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Hi everyone! I'm new to the forum. I feel like I'm not the only one with this question so I tried using the search but didn't really find what I ...
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  1. #1
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    A Simple Autio-Streaming Computer


    Hi everyone! I'm new to the forum. I feel like I'm not the only one with this question so I tried using the search but didn't really find what I was looking for. If this question has been answered somewhere else, let me know.

    I've been looking around a lot lately at devices like the Chumby, the Sony Dash and the Livio. I think they're all great looking devices that I would have a lot of use for, but the price range seems a little ridiculous (~$100-$200), especially since I have a perfectly good, albeit older, laptop lying around.

    For those of you that aren't familiar with these devices, they're pretty much glorified alarm clocks that connect to a wireless network and stream services like Pandora, Shoutcast, locally-hosted media and/or other various services. Many of them even appear to be based on the same linux-based "chumby" firmware. <url pending>

    I was wondering if there is a distro or even a software package that would be fairly stripped down and lightweight enough to run on limited hardware while giving me a straightforward interface like one of these devices. I've looked into LinuxMCE and a few other apps but haven't really found what I've been looking for. If I could just use the "chumby" software, I would be okay with that, (the source code is available at <url pending>) but I'm not sure how it would work with a mouse and keyboard interface.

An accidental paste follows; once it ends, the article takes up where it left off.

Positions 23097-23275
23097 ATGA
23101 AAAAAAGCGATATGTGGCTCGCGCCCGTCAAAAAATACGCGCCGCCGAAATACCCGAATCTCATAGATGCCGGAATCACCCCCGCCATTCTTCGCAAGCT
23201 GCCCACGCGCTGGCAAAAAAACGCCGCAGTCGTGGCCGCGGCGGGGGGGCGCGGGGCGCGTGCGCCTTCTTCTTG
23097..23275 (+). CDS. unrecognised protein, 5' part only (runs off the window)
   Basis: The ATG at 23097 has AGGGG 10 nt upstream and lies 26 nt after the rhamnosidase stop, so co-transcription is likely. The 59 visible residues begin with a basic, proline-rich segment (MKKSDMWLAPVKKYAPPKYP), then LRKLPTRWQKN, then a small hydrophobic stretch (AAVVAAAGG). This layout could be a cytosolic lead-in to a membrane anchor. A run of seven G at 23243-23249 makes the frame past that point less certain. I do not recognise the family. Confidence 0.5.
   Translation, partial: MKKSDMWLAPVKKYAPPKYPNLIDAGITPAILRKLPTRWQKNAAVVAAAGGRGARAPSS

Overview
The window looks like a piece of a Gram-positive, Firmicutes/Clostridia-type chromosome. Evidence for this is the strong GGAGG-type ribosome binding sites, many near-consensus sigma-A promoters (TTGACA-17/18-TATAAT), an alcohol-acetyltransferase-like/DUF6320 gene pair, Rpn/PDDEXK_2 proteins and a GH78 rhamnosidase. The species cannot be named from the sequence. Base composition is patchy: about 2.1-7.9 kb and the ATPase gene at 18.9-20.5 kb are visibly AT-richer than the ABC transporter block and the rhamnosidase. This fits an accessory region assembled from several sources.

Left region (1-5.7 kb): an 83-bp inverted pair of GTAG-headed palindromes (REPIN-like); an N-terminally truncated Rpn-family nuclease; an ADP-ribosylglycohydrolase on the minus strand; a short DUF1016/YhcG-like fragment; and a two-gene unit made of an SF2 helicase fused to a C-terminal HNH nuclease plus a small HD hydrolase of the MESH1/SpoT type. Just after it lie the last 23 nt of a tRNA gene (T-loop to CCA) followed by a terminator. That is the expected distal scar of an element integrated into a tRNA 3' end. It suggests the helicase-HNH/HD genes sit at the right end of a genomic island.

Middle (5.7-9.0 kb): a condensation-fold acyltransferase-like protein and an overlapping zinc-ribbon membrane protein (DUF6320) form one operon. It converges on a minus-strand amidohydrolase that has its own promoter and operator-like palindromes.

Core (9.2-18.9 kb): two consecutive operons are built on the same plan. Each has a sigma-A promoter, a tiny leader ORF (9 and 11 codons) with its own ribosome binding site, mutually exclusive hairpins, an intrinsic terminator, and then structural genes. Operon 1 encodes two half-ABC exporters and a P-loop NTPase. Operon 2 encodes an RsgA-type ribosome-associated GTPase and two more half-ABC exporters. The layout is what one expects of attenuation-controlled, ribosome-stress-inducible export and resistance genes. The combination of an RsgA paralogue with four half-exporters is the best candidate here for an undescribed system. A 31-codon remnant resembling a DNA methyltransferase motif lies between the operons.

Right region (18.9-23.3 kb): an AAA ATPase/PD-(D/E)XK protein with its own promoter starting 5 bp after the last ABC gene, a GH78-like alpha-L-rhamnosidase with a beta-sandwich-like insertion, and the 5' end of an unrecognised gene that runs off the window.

My experience with computers is extensive, but my my experience with Linux is limited. I've installed and used several of the user-friendly distros (ubuntu, kubuntu, opensuse, fedorea) but my expertise with the terminal is minimal at best. If you're recommendation is just to install the Chumby software, I would also really appreciate some direction for how to install from source code, because I've never even touched on that before.

    Thanks!

    (Sorry for all the "url pending" tags. I didn't realize I needed 15 posts before I could add them. I'll update as soon as I get there.)

  2. #2
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    Looks like installing the "chumby" software on a PC is out of the question, actually.